"Journalism is not about scratching the surface” in news stories and issues, and that’s why newspapers are so important, Bob Schieffer of CBS News said in a talk to members of the National Newspaper Association in Washington, D.C., last week.

A former newspaper reporter in Fort Worth Texas, Schieffer said newspapers provide indepth versions of the news, and “we cannot get along without what newspapers do.” He added, “A democracy needs newspapers because of what they do.”

Schieffer, 77, is moderator of “Face the Nation” on the CBS network and is the chief Washington news correspondent for the network. A native of Austin, Texas, he was educated at Texas Christian University. He has been with CBS News since 1969. He anchored the CBS Evening News in 2005 and 2006.

The National Newspaper Association (NNA) has more than 2,000 members from weeklies and small dailies to some major newspapers. He told the owners, publishers and editors at the NNA Leadership Conference that Big Media “could learn from you. You cover local news beats.”

While saying newspapers face a crisis today because of the Internet and the electronic media, Schieffer is optimistic that a business model will be developed that will end the crisis. “When society needs something, somebody finds the answer.”

Also attending the conference were journalism students from a number of states. They were guests of their state press foundations. Schieffer urged the students “to find out what is fun to do” in their lives. The veteran newsman said journalism is the most fun he has had in his life, and he still looks forward to going to work six days a week because it’s fun. He added that there is “great satisfaction” in following a journalism career.

Schieffer said corruption today is “like we have never experienced before.” One of his classic lines was: “Congress has an early start on doing nothing” and there will be no reforms coming this election year. “They (members of Congress) have hung out a sign, ‘Gone for the Campaign.’  ”

He reminisced about the “old days” of politics that he covered. It was more person-to-person and candidates were more sincere about wanting to help people, he said. Today candidates work with consultants, get information from pollsters, and spend much of their time raising money. “There are too many interest groups today,” he asserted. Evidence of that is that five days a week, members of Congress’ offices are filled with lobbyists coming and going. Much of their time is spent meeting with representatives of special interests. If the elected members of Congress aren’t there, staff members meet with the visitors.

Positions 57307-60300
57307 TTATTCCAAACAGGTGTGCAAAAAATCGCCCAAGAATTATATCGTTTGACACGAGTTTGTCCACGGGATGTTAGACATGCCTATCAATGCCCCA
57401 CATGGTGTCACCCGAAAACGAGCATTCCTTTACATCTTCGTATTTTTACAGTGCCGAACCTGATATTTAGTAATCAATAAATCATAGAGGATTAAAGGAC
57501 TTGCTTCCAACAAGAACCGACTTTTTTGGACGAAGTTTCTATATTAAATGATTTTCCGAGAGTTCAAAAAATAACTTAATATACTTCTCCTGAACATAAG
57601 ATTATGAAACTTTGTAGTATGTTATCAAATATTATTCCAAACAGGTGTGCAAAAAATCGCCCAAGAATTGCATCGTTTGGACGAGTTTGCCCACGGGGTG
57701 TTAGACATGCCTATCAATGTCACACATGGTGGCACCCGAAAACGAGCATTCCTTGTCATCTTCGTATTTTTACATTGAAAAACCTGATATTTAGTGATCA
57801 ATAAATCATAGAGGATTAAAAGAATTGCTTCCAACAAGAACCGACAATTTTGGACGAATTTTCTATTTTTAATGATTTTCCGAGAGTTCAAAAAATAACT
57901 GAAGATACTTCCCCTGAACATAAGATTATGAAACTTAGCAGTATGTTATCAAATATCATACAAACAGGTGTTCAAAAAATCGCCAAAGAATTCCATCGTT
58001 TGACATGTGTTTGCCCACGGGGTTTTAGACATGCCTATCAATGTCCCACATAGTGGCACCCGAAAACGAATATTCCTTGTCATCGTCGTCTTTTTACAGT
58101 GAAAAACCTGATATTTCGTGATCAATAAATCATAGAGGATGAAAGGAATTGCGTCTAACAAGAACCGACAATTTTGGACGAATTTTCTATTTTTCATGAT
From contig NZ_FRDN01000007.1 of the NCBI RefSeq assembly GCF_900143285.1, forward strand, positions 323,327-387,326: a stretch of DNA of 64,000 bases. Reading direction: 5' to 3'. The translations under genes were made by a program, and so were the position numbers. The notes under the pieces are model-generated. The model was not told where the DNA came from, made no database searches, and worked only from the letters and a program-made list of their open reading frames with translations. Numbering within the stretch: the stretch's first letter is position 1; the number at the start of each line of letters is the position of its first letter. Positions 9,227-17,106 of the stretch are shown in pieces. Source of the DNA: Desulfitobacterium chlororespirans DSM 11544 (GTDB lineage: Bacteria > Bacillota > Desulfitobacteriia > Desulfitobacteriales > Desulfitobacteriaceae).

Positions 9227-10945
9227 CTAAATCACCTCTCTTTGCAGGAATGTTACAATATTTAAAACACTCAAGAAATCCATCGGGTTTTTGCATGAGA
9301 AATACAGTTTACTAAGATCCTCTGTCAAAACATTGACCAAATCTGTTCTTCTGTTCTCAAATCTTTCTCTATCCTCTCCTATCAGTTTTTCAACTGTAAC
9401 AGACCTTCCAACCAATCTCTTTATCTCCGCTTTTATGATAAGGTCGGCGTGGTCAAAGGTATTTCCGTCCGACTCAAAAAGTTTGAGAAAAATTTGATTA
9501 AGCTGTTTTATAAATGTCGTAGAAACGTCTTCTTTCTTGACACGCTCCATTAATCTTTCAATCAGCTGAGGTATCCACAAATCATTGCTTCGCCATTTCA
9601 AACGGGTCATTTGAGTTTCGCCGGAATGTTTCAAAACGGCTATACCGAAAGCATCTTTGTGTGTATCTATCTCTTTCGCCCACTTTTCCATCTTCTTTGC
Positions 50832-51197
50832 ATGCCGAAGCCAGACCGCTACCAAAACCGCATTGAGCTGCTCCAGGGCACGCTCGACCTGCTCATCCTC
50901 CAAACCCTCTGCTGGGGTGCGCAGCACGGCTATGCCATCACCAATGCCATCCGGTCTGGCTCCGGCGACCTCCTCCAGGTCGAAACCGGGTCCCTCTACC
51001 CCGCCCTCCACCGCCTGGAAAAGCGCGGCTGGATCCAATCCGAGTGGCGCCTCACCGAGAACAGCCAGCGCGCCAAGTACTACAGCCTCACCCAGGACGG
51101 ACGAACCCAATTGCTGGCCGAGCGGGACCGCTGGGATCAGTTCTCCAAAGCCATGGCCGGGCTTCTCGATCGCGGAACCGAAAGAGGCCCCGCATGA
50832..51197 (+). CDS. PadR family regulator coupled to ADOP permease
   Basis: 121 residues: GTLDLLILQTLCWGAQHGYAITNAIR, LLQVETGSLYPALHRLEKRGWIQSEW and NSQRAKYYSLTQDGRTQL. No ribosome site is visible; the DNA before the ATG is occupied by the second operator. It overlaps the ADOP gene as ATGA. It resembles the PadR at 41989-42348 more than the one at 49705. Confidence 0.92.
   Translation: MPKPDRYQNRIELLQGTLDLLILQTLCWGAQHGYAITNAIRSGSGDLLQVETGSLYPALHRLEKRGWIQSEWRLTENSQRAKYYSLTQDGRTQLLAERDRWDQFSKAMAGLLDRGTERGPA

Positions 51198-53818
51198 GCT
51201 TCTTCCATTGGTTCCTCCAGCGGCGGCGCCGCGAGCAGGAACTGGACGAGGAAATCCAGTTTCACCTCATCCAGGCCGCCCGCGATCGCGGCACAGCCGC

Congress is in constant gridlock and too many members of Congress are there for themselves rather than being there to help people, Schieffer said. “Members of Congress don’t know each other like they once did. They have to leave town to raise money, and we won’t see an end of this for some time.”

Schieffer said Congress is not in the middle and “centralists” are needed “to get back on the road where we should be.”

We asked him whether he thought Hillary Clinton would be the Democratic nominee in 2016 and whether she could be elected president. Schieffer said there is no one at this point to challenge her for the nomination and she could be our first woman president. He explained that there is no leading Republican on the scene. He said he had no idea who the Republican candidate will be. He did mention Jeb Bush as the possible nominee.

An interesting event in his long career had to do with Lee Harvey Oswald’s mother, who lived in Fort Worth when Schieffer was the police reporter for the Star-Telegraph. She called the newspaper after her son was arrested for shooting President Kennedy, and said she needed a ride to Dallas. Schieffer drove her to Dallas, and wrote a story about her. She never asked about the president. He said the woman was “strange” and even an “evil” person — the most “evil” person he ever interviewed. She never changed and later wanted to be paid for an interview, which the newspaper declined.

Schieffer was asked about the most respected person he ever interviewed. He said the list would be long. “Most are good people. As to the most enjoyable, he mentioned Henry Kissinger, who he said at age 90, “still is sharp, totally engaged.” Schieffer said he was very much impressed with Billy Graham when he interviewed him.

Schieffer said he has great respect for all the presidents he interviewed. He moderated three presidential debates and admitted he was nervous when he did the first one. He said Bob Woodward of Watergate fame “is the best reporter of this time.” He added: “He (Woodward) knocked on doors.”

On Edward Snowden, Schieffer said he is no hero, or a patriot, and is not a whistle blower. “He had a total disregard for the security of the United States.”

Another point Schieffer made was that the media can’t get close to the president any more because of the tight security. “They shut down part of the city for him” when driven somewhere. On overseas trips it is especially hard for reporters to get near the president. That didn’t happen years ago.

On his “Face the Nation” television program on Sundays, “They (high officials) come to you.”

The dinner was at the National Press Club.